BDS has argued that Khaled personifies liberation not just for Palestinians, but for South Africans. It was with this in mind that I attended her last South African speaker appearance in Soweto, billed as an event co-hosted by BDS and Umkhonto we Sizwe’s Veterans’ Association. Here it became apparent that the justification of violence as a form of political expression and mobilisation had found fertile new ground. In a show of militancy, jackbooted MK members marched and saluted. Comrade Gorbachev from the MK Veteran’s Association warmed up the crowd with choruses of “Amandla!”, “Viva the undying spirit of Oliver Tambo” and struggle anthems. So far, so much like the ANC’s recent 103rd birthday celebrations.
And then, things took a turn for the different. After a chorus of “Down with the EFF, Down!”, which really riled up the audience, Gorbachev stated: “We are saying today that we are declaring a war. And if we see a red beret, we are going to beat it!” [Thunderous applause.]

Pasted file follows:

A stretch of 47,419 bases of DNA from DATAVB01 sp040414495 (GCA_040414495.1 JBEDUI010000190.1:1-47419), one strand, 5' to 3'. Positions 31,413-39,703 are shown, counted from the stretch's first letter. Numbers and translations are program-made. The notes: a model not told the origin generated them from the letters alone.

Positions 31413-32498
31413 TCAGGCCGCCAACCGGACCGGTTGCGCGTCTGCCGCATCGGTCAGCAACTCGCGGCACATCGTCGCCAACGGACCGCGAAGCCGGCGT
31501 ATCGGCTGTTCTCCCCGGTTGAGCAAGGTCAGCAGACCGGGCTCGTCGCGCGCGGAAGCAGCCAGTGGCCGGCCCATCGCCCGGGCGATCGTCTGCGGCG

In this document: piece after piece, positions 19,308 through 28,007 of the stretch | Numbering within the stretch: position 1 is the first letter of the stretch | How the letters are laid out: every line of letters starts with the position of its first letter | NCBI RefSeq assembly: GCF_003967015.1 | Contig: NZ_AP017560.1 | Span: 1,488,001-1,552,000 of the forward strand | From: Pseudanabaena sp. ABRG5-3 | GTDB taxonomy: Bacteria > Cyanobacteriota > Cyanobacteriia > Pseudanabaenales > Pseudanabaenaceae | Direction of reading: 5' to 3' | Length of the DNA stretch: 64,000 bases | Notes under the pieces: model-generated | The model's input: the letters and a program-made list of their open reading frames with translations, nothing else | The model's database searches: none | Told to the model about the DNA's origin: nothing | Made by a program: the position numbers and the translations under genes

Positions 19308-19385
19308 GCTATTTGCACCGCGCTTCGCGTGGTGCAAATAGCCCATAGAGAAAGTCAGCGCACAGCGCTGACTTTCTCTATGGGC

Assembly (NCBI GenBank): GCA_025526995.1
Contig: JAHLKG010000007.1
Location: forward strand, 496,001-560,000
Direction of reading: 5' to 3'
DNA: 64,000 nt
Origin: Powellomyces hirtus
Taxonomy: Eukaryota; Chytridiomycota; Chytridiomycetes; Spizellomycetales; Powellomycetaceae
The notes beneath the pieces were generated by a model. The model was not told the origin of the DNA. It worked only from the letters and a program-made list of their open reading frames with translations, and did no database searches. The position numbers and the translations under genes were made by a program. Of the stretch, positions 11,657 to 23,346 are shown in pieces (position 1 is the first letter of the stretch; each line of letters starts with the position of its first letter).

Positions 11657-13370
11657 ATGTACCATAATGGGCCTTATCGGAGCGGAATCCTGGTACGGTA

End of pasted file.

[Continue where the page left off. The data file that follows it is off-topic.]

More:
Shortly thereafter, Deputy Minister of Defence and Military Veterans, Kebby Maphatsoe, took the stage. He began with a reference to an article in that day’s Sunday Times, in which Julius Malema had “insulted the national chairperson of the ANC and also insulted MK”. And then he explained: “Comrade Jacob Zuma gave us the battle orders… There is only one Commander-in-Chief. We are left with no choice but to defend ourselves. We have been issued with orders. How do you do it [defend the ANC]? It will be comrades on the ground.”
There is a rich record of ANC criticism of the EFF, and of Malema in particular. That Maphatsoe was opining in this way was not surprising. Known as an especially loyal cadre, he accused Ronnie Kasrils of inventing Zuma’s rape charge to oust him from power. Sunday’s address, however, marked a new strain in public polemics by ANC leaders – discerned in Baleka’s Mbete’s speech at the North West provincial congress on Saturday – towards naked aggression and the incitement of violence against political opponents.